In 1960, CBS carried the Winter Olympics from Squaw Valley, Calif.; the first Olympics seen on American television in real time. (Film of previous games held overseas were printed and transported by air to the United States to air at a later date.) Part of their Olympics coverage was hockey, which featured the last Canadian club team in the Olympics (the equivalent of the US' best intramural basketball team replacing the Dream Team) and the upstart Soviet Union. The Soviets played in their first Olympics in 1956 and won gold medals in every Olympics between 1956 and 1992, except for 1960 and 1980.
With Canada and the Soviets, the other favorites were traditional powerhouses Czechoslovakia and Sweden, leaving the Americans as an after thought. The US had home ice advantage, but also experienced international players in addition to college kids. One of the reasons why the 1980 US team is so much more beloved than the 1960 team is that the '60 team had grown men who played semi-pro hockey. Those players, like hockey stick creator Bill Christian and future Harvard coach Bill Cleary, had won the previous two silver medals in 1952 and '56.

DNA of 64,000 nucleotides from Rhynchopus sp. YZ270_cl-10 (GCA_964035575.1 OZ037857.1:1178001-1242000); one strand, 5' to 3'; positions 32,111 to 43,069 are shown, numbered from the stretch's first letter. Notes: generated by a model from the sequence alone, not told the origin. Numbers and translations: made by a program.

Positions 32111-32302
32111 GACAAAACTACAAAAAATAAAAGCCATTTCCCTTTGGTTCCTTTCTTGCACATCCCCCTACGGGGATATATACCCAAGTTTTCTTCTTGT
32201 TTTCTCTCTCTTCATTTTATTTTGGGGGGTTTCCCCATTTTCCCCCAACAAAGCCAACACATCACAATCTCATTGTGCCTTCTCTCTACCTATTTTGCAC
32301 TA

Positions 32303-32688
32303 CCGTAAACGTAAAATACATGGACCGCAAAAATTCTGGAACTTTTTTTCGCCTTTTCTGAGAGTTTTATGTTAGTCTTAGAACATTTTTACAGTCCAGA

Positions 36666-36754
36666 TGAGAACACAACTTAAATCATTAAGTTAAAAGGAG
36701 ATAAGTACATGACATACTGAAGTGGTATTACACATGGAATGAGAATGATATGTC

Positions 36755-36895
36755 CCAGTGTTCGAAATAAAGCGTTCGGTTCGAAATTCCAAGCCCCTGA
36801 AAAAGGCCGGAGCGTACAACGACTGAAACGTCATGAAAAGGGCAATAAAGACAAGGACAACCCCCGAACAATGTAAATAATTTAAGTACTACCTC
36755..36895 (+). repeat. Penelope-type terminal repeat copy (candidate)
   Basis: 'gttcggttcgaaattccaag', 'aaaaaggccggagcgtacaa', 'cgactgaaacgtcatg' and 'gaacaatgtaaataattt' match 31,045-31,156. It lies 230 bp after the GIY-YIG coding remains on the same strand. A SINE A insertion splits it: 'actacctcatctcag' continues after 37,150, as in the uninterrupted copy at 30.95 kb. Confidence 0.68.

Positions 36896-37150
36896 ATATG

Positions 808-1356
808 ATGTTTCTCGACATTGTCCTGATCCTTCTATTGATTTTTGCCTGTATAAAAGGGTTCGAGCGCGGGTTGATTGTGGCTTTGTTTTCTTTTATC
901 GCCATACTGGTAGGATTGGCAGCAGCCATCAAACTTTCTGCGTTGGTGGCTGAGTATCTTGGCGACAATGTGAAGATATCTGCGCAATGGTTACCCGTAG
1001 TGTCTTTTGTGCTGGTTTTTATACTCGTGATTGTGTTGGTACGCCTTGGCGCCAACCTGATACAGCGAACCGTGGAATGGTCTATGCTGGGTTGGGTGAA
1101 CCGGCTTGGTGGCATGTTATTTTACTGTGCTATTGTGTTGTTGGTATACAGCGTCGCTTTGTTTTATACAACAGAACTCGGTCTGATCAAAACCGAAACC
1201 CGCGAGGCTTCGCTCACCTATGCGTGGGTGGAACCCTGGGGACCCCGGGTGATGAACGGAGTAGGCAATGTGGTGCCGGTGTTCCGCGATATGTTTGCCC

Just as in 1980, the US got through pool play unbeaten in 1960. Facing the Soviets in the semifinals, a third period goal would send the Americans to the gold medal game.
The US would win gold by defeating Czechoslovakia the next day. Hockey fans like to point out how significant the '80 Miracle On Ice was, but the '60 win was just as significant. It gave the US six medals in the first eight Olympic hockey tournaments (they have won four since 1960, one less than Canada) and by the end of the '60s, the NHL doubled from the Original Six to 12 teams, two of them in California. The growth of hockey outside of New England and the Upper Midwest has roots in the US gold medal in the 1960 Winter Olympics.